use 5 gallon buckets to build a chicken feeder that can hold a full 50lbs of feed

 

Necessity is the mother of invention- and in this case, a need to not frequently handle feed bags (due to a dust allergy) inspired the creation of this multiple-week feeder.

The basic design of this feeder, one 5 gallon bucket set in a feed pan, is common but has a capacity of only about 1/3 to 1/2 of a 50 lb bag of chicken feed. I made two improvements to this design: #1, stacking buckets (which triples the capacity) and #2, lifting the feeder (which reduces the chance of bedding being pushed into the feed pan)

This easy DIY chicken feeder costs about $10 to make and holds 40lbs of feed. - Hawk-Hill.com
This feeder is made from materials you may already have on hand and will hold a full 50lb bag of chicken feed and slowly drop it into the feeder pan over the course of several weeks.

Materials Required

3 x 5 gallon plastic buckets

1 gamma seal lid (optional, but creates a dust-proof easy-open lid – especially helpful because your chickens will try to roost on this feeder and keeping waste out of the feed is very important)

1 feed pan

6 x 1.5 in bolts with nuts

 

Tools Required

handheld electric jig saw**

drill

1.5″ hole saw bit for drill

1 drill bit similar circumference to your bolts

painters tape (masking tape or duct tape ok)

heavy duty epoxy glue or drywall screws (screws will create a sharp point in the bottom of your feeder, but outside of the access of chickens)

**This tutorial calls for more tools than my typical tutorial. If you don’t have a jig saw, a hand saw should work. Alternately, almost every pawn shop has a few jig saws on their shelves starting at around $10 or $15. My jig saw was a $10 pawn shop buy and is going strong 3 years later!

 

Instructions For Making your Gravity Chicken Feeder:

Cutting the buckets:

Bucket 1: Using the 1.5″ hole saw drill bit, Drill holes at 3-4 inch intervals around the base of the bucket. (If you have trouble with your hole saw slipping, try covering the area with tape and trying again)

Bucket with holes cut for feed to filter through into feed pan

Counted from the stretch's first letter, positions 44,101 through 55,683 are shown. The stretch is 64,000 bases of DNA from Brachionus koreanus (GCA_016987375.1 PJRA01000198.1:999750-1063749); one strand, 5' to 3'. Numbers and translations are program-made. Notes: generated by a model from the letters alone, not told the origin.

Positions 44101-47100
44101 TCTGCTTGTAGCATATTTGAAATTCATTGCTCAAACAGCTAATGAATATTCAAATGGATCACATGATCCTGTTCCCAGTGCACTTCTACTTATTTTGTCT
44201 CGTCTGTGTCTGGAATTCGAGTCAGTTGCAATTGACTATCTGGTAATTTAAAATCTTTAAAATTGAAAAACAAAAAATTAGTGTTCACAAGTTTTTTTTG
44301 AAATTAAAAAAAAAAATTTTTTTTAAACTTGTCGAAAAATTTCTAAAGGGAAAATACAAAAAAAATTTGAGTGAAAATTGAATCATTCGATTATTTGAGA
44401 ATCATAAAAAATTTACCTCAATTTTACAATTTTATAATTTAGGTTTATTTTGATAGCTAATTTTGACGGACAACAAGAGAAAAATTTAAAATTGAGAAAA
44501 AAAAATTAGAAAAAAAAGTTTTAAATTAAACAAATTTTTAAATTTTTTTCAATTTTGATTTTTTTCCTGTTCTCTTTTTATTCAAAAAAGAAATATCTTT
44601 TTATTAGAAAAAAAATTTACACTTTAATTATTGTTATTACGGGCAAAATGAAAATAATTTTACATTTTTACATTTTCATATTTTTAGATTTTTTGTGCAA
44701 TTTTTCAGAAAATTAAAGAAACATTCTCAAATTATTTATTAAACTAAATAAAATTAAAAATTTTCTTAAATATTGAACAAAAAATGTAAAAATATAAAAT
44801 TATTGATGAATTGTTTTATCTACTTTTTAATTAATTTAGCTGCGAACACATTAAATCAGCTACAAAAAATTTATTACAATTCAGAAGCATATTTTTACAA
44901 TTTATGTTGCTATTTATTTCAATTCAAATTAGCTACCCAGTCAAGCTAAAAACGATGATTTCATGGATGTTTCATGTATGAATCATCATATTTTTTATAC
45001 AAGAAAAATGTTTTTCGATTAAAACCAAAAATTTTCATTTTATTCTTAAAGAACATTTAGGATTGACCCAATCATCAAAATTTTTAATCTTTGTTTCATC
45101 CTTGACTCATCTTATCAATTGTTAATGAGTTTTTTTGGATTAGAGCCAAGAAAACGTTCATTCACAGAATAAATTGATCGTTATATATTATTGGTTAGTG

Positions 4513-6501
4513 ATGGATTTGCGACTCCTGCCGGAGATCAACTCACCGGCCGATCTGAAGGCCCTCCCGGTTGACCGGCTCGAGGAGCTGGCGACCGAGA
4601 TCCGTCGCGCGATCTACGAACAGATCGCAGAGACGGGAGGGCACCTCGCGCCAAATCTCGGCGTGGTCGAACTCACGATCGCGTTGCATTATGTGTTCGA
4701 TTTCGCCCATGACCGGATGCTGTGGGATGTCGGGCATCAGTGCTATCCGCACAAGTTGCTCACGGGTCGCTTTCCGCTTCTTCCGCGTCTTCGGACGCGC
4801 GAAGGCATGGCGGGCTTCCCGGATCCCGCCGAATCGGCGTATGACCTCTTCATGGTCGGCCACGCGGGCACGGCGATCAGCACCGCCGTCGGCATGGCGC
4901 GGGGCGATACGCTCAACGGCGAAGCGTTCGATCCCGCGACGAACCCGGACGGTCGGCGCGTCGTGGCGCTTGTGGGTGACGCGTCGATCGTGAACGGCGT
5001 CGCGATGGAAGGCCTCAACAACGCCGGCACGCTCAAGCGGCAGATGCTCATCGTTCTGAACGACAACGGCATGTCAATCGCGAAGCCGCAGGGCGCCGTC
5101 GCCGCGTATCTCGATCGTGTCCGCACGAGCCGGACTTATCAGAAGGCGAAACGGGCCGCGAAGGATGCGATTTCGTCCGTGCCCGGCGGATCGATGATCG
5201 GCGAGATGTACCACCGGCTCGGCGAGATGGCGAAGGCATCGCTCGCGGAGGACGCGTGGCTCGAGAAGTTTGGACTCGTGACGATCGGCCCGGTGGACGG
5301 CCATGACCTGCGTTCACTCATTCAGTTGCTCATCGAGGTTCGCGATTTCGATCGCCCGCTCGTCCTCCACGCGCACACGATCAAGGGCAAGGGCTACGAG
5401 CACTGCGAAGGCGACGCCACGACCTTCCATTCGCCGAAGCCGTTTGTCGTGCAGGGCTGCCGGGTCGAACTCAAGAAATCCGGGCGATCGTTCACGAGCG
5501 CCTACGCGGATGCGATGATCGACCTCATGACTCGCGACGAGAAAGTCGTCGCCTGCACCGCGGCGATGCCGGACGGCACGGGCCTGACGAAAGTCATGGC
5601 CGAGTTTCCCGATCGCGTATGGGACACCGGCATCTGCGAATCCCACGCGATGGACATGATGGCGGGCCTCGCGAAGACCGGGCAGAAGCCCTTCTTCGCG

Bucket 2: Using the 1.5″ hole saw drill bit, drill one hole in the bottom of bucket #2. Then, using that hole for access, use the jig saw to completely remove the bottom of the bucket.

Bucket 3. Measure 3″ up the side, and mark a line at that height all the way around the bucket. drill a starter hole for access, and then cut the bucket into two pieces. (the cylinder left will become part of the feeder, the bottom of the bucket will become the riser to life the feeder) You should end up with a bucket that looks like the red bucket below:

Next Step: Construction of the “Silo” portion:

Just like a grain silo, your feed storage bin will store your chicken feed vertically. As the chickens eat, gravity will cause the chicken feed to slowly automatically refill the feed pan for several weeks, until the vertical storage is depleted.

construction: lay out your pieces in the order illustrated: cylinder of bucket 3, then bucket 2, then bucket 1 (with feeder holes) , then feed pan, then riser.

IMG_6163

Place bucket #2 partially into #3 (do not insert the bucket all the way down, but instead with bucket #1 overlapping #2 by about 6-8 inches.) Immobilize the inner bucket by stuffing rags into the gap or by inserting a drywall screw. Using a drill, drill a hole with a width the same as or just larger than your bolts. Drill through both bucket walls, insert bolt, and tighten bolt halfway. I used wing-nuts because I had them handy, but they aren’t necessarily.

IMG_6158

Add 2 more bolts in the same way to secure bucket #1 and bucket #2, then repeat the process to connect bucket #2. If you require a dust and water proof seal you can add caulking or expanding foam to the gaps between buckets.

Last Step; Assembling pieces:

You can use screws (drywall screws will pierce metal and plastics) to attach base, feeder pan, and silo together, however using a heavy duty glue ensures there will be no sharp points protruding anywhere. A heavy duty epoxy glue like Loctite Quickset works well to bond metal and plastic together solidly.

Coat the bottom of the column of buckets with epoxy and press firmly into the center of the feed pan. Next flip the entire feeder (plus attached feed pan over) and take the riser we made from the bottom of bucket #3, coat the bottom with expoy, turn over, and press onto the bottom of the feeder pan. (so the center of the bottom of the feed pan has a bucket bottom glued to the top and bottom). With the feeder still overturned, add a weight on top of the piece you just glued down and allow the glue to cure for 24 hours.

This easy DIY chicken feeder costs about $10 to make and holds 40lbs of feed. - Hawk-Hill.com

Once the glue has cured, your feeder is ready to use!

Please note that even though this feeder will auto-refill your birds’ feeder for an extended time (weeks, for my flock of 5-7 birds) you still need to check on your birds daily to make sure they have clean water and that the feeder is supplying fresh feed into a clean pan.

Two Cautions: 1. Feed set out 24/7 will potentially invite rodents. If you notice signs of rodents, for a few nights remove the feeder at dusk, replace with a bucket mouse trap, and replace the feeder in the morning. 2. This feeder can be top heavy when filled, for the safety of your chickens you’ll need to use the handle of the upper bucket to secure the feeder to something table (I just looped a lightweight chain around the handle and hooked it on a hook on the center beam of my coop)

interior of an old fashioned 1920's chicken coop
Finished DIY chicken feeder with twist off lid added.

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